Lola Arias & Stefan Kaegi
De Singel International Art Campus, Antwerp, and touring
Third-Culture-Children, also referred to as Trans-Culture-Children (TCCs) or World Nomads, spend much of their young lives in cultures and countries not their own. They are displaced young persons, sons and daughters of well-healed refugees and employees of multinational corporations. They attend international schools where the language is English, though many of them speak several languages and carry three passports. Since the term was coined in the '60s by Ruth Hill Useen, the lives and subcultures of these young people have been the subject of extensive research. The one trait they share is a complex concept of terms like 'home' and 'nationality' that differs considerably from anything found among the less mobile members of the global population.
In Airport Kids, there are Chinese, Brazilian, Canadian/French, Angolan, Romanian, Moroccan, Indonesian, Indian and Irish children, all of whom live in Switzerland at present, but follow their parents all over the globe, make and lose friends every couple of years and come from privileged backgrounds. Patrick got his first credit card when he was ten.
Still, if one is expecting to find a bunch of brats, dysfunctional and superior, one will be surprised. These kids are pluricultural; they are vocal; they are lonely and in the show they each have their own baggage container, a cramped metal space to call home, a place of privacy where they can keep their most cherished possessions. One has a drumkit, another pet snails, a third a tennis racket, a fourth an accordion. Their containers are moved around the stage and they emerge to tell part of their life stories and return to the safety of their own individual, mobile space. They form a rock band and appear in video projections on the side of each others containers; they share with us their experience of the past and their vision of the future.
Rimini Protocoll never disappoint and Airport Kids is a docu-fiction similiar in concept to Mnemopark (Avignon Festival, 2006) and Call Calcutta in a Box (Kunstenfestivaldesarts, Brussels 2008), but entirely different in format. This is not theatre in the conventional sense of the word as Rimini Protocoll set out the obscure the boundaries between fiction and reality. Does the pretty young girl in the childish smock really want to be a soldier with her own private army and wage global warfare? Does the tiny mannekin from Beijing, who can't even remember his homeland, really want to establish a Chinese colony on Mars? It is hardly surprising that the 8-year-old Canadian/French munchkin, whose parents play in Swiss orchestras, should want to be the youngest child-star violinist ever. Patrick wants to be head of research and development at Philip Morris, just like his mother.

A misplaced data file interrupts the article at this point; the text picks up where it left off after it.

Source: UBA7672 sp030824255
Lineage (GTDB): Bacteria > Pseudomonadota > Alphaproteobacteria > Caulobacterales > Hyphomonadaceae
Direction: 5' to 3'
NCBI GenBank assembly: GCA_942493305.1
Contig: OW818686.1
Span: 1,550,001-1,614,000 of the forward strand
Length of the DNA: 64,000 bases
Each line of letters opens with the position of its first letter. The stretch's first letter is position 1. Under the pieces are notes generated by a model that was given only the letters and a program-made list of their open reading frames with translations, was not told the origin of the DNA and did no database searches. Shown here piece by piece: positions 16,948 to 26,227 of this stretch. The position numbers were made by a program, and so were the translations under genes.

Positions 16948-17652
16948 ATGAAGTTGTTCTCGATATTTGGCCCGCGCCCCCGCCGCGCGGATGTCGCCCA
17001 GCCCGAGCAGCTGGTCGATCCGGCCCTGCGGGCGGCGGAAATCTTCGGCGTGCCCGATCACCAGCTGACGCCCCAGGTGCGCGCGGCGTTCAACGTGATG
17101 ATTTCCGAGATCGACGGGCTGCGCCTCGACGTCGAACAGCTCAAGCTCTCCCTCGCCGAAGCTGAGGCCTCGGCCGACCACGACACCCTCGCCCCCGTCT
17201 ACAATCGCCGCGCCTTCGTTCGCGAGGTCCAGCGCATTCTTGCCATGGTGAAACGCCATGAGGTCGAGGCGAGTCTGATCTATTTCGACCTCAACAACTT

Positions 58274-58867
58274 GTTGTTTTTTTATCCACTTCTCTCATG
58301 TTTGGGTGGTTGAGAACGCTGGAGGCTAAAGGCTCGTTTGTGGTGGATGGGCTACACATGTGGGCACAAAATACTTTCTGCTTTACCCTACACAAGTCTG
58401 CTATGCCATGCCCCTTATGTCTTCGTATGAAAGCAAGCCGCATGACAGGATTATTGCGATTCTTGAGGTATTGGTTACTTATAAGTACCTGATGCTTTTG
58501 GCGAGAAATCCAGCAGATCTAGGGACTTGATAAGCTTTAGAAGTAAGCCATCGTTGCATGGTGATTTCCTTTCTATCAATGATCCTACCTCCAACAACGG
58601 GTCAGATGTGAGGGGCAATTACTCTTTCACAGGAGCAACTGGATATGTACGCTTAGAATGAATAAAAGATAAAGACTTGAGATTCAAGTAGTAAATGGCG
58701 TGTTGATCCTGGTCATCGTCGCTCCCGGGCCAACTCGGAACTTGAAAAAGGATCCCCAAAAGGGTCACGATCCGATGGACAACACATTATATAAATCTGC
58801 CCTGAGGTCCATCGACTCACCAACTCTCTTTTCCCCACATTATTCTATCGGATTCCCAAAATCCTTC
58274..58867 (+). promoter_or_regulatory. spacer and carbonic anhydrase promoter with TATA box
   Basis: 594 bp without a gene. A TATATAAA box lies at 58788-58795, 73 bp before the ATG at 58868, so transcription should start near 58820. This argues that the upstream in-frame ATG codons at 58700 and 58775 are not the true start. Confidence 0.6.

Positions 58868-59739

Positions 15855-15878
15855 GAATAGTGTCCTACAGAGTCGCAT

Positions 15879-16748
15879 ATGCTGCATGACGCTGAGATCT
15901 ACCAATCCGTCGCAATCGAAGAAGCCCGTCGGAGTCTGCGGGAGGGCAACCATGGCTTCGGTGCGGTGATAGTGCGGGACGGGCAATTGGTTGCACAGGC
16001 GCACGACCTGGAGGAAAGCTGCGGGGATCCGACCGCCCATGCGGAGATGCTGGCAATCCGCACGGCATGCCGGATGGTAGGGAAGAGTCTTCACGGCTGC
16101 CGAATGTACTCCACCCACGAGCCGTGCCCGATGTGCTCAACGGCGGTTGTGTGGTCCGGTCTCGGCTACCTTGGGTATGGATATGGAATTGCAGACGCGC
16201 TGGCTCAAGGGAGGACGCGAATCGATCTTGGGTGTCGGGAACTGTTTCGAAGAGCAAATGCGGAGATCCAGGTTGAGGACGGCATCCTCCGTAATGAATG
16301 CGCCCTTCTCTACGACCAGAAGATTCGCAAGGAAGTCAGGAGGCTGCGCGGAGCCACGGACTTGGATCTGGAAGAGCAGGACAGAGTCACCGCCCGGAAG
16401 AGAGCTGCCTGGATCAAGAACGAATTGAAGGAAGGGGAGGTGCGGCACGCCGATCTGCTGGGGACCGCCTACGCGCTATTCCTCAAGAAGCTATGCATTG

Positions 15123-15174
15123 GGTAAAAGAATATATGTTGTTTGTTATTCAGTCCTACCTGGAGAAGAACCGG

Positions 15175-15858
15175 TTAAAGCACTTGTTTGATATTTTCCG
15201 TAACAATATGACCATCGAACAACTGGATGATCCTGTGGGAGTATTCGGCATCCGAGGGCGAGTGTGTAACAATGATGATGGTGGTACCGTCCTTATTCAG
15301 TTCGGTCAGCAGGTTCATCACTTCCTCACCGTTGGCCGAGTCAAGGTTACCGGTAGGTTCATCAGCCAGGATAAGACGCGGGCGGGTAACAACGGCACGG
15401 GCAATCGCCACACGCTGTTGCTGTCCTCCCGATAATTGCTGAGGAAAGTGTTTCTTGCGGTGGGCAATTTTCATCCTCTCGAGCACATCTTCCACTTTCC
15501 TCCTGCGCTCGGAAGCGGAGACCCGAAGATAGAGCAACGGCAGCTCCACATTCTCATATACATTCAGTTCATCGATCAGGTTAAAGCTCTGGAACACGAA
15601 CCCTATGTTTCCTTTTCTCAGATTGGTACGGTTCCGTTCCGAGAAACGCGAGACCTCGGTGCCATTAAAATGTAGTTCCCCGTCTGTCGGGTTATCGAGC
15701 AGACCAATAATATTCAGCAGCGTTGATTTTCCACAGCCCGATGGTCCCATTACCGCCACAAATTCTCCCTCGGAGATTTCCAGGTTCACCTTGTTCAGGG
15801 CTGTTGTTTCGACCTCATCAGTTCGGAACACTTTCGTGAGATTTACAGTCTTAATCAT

As director Kaegi says in the programme notes, these are pre-adoloscents who replicate the behaviour they see among their parents to form a miniature model society: they are the bosses, the high-ranking authorities, the top musicians and professors of the future. Equally, at other moments, they ignore universal regulations and make up rules from their own unique perspective. The show is a mixture of personal experiences and incidental opinions; it's a game and it's deadly serious.
Airport Kids opened at the Avignon Festival in 2008 and has been on tour ever since. Wherever they go, a week in Avignon, a weekend in Antwerp, they have to return to school in Lausanne on Monday morning and continue life as it passes for normal. During the show, they tear out the pages of Third Culture Kids, with its research into their world, screw them into balls and propel them one by one into the audience in a gesture that says: we're not the results of some sociological research project, we're ourselves. Whether their tales are fiction or reality or a blend of the two, this is an engaging performance in which we are allowed to view the weaknesses and the creativity beneath the tough exterior.
Reviewer: Jackie Fletcher